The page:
Are horror films essential to psychological health?

I have a few new thoughts related to Dr. John Sarno’s (and Freud’s) ideas about repressed rage and fear. Sarno argues that we live in a society that does not allow us to properly express the rage and fear we experience. So we repress those emotions into our subconscious. When they threaten to spillover into our conscious mind, our brain attempts to distract us by making us feel physical pain.

Now, how can we experience fear in an “acceptable” way? By watching horror movies. There, we are allowed to experience and perhaps release some of that stored fear. If this is true, horror films are a important tool for releasing negative emotions, and as opposed to being condemned, as they often are by nanny state finger waggers, they should be lauded as an important component of our psychological health. I would argue that children should be exposed early on to a steady diet of ultraviolent, terrifying horror films.

But do horror films release only fear? I suspect they release elements of rage as well. When you’re in a fit of volcanic rage, you’re possessed with the desire to kill everyone who annoys you — exactly what the villains in horror films do! The great movie villains — from Dracula to Freddy Krueger to Leatherface — are perfect examples of an un-repressed id. They do what they want and satisfy every desire, with no thought to the needs of society or their super ego.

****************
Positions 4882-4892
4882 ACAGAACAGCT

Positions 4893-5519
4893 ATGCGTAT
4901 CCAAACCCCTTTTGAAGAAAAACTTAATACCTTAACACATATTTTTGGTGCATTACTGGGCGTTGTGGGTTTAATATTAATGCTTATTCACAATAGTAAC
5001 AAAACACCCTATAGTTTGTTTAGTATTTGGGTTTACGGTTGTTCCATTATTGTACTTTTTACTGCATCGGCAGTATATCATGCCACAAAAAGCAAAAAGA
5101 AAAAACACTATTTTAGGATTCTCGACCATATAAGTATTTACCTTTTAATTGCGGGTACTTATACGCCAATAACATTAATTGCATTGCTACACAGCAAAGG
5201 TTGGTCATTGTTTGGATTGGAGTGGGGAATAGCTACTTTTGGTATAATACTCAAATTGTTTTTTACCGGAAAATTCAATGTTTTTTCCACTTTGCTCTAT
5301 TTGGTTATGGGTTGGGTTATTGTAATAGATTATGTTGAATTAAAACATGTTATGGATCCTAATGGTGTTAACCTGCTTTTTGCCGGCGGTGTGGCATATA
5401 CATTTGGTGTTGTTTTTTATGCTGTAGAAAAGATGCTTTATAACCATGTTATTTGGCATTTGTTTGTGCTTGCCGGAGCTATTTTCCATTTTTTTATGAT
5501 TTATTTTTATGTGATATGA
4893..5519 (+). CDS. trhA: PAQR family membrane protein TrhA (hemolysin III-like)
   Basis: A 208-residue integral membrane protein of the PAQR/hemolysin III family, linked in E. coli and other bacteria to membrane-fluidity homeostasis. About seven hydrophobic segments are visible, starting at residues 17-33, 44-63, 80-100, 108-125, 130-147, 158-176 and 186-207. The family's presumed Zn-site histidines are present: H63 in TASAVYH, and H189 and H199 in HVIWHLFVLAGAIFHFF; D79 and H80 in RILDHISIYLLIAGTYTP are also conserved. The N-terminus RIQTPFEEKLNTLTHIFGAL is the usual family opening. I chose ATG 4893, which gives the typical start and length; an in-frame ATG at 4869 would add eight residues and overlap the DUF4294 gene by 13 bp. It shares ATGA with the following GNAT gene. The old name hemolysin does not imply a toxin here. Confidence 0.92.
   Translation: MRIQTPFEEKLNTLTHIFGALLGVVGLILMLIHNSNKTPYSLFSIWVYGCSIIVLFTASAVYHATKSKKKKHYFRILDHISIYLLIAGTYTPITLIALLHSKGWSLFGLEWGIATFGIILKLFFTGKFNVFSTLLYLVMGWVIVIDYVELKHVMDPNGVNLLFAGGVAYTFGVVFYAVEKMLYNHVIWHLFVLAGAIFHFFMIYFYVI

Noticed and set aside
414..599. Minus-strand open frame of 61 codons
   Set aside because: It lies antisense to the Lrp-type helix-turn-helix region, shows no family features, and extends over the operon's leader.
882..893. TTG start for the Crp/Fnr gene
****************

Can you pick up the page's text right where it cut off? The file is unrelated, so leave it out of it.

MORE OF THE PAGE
Let’s explore this a little deeper. What is the main source of frustration for the average man? It’s the fact that all these super hot teenage girls are running around and refuse to have sex with him. Wouldn’t you like to, oh, I don’t know… saw them in half with a chainsaw? Lop off their heads with a machete? Impale them on a pair of mounted deer antlers (as seen in the classic “Silent Night, Deadly Night”)? Of course you would — it’s a perfectly reasonable response. And violent horror movies allow us to express this rage in an acceptable manner.

Interestingly, horror film director Stuart Gordon (Dagon, Reanimator, From Beyond) made a similar point when I interviewed him.

I actually think the argument is stronger in the other direction, which is that horror movies are a way to get violent impulses out of your system. It’s a way to express these things in a manner that doesn’t hurt anyone.

2 Responses to “Are horror films essential to psychological health?”


  1. Larwence

    Dagon was pretty good. I didn’t know you interviewed Gordon.

  2. John Saleeby

    Yeah, that was back when Forbis was busting his ass trying to create the illusion of being A Happening Guy so I would become involved in his sleazy schemes. I bet he gave Gordon a big cut of the money he’s made off of my Writing.